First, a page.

Copper hit its highest point since March overnight, buoyed by the prospect of higher demand from top consumer China after data showed a strong performance in its services sector.
China’s services sector returned to growth last month for the first time since January as the economy recovers from strict coronavirus containment measures, a private survey showed.
Prices for copper, which are up about 26 per cent from March lows, have been supported by higher consumption from China’s infrastructure and construction sectors and hopes for a global economic recovery as nations reopen their economies.
“Chinese copper demand has been very solid over the past two months,” said BMO Capital Markets analyst Tim Wood-Dow.
“Chinese growth will be infrastructure-led this year, and this is very positive for metals. My feeling is that investors are gradually becoming more confident in China’s recovery.”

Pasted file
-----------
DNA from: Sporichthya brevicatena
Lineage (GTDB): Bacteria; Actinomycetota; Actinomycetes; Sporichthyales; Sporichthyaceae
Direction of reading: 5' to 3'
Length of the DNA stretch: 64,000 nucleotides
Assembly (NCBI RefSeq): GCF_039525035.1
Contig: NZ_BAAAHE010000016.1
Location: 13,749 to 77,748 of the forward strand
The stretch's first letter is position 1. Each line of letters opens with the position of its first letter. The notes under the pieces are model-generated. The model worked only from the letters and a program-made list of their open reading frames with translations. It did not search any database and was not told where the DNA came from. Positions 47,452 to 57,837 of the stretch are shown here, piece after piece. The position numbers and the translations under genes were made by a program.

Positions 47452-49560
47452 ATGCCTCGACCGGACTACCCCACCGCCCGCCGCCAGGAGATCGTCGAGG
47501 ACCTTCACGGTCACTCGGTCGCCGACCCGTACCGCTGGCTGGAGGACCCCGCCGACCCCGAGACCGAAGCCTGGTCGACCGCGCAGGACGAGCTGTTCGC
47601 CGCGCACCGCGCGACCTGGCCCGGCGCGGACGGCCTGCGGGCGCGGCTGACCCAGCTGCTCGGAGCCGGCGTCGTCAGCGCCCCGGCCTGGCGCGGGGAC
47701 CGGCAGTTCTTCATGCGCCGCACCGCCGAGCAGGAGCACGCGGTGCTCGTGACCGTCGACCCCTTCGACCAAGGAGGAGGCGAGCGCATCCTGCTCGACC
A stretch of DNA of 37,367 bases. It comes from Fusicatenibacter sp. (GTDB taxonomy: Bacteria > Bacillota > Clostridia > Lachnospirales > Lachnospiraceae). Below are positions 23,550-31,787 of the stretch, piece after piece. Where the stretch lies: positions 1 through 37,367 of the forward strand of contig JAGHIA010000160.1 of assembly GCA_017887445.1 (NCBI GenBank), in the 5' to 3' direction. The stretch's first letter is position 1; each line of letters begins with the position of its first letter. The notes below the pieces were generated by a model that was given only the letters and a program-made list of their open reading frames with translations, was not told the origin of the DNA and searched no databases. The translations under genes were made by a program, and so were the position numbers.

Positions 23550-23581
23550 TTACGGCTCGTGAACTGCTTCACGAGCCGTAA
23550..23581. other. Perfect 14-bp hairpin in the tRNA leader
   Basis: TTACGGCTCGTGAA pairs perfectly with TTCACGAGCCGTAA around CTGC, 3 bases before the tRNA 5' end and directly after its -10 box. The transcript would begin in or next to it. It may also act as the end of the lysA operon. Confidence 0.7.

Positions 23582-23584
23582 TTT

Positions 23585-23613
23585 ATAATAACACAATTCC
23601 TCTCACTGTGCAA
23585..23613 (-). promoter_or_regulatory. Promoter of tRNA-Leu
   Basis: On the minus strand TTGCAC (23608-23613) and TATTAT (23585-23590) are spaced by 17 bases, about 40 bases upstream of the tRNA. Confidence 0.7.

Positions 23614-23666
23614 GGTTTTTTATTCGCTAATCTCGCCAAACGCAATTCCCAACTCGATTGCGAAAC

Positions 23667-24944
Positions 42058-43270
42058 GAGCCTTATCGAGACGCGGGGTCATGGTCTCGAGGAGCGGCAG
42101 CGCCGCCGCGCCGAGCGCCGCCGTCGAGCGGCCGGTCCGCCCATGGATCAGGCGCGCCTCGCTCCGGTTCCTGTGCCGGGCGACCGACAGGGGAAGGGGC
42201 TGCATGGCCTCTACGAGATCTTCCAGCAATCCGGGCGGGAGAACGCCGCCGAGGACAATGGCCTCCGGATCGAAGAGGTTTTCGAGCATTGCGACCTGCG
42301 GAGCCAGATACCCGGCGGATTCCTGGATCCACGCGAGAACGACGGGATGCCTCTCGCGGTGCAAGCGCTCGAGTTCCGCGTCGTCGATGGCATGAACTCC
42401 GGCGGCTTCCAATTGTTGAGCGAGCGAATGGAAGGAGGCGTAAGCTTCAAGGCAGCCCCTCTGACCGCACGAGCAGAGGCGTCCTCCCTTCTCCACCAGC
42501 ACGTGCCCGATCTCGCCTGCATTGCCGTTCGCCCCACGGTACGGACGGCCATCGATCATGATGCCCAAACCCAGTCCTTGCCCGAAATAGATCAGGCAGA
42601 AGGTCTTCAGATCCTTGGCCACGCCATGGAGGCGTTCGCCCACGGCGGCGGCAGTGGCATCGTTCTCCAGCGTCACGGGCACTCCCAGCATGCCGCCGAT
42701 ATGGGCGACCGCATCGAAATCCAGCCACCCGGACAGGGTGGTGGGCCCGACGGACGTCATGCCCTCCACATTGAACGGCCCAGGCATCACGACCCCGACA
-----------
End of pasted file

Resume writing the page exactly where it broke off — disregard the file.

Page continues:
Benchmark copper on the London Metal Exchange (LME) eased 0.2 per cent to $US5,518 a tonne by 1645 GMT after touching its highest since March 13 at $US5,549.50.
China’s central bank vice-governor said the economic hit from the coronavirus pandemic was bigger than expected and that more monetary and credit policy support was needed.
Private payrolls in the United States fell less than expected in May, with employers laying off another 2.76 million workers.
Codelco, the world’s largest copper producer, BHP and Antofagasta told Reuters a magnitude 6.8 earthquake in northern Chile caused no damage or operational problems at their sites.
The US State Department hopes to expand a strategic minerals initiative aimed at ensuring supply chains for metals critical for batteries and wind and solar power as demand for green energy continues to grow, a top diplomat said.
LME aluminium rose 1.1 per cent to $US1,563.50 a tonne, zinc was steady at $US2,019, lead was mostly unchanged at $US1,718, tin edged down 0.1 per cent to $US15,991 and nickel added 0.3 per cent to $US12,885 after touching its highest point since March 10.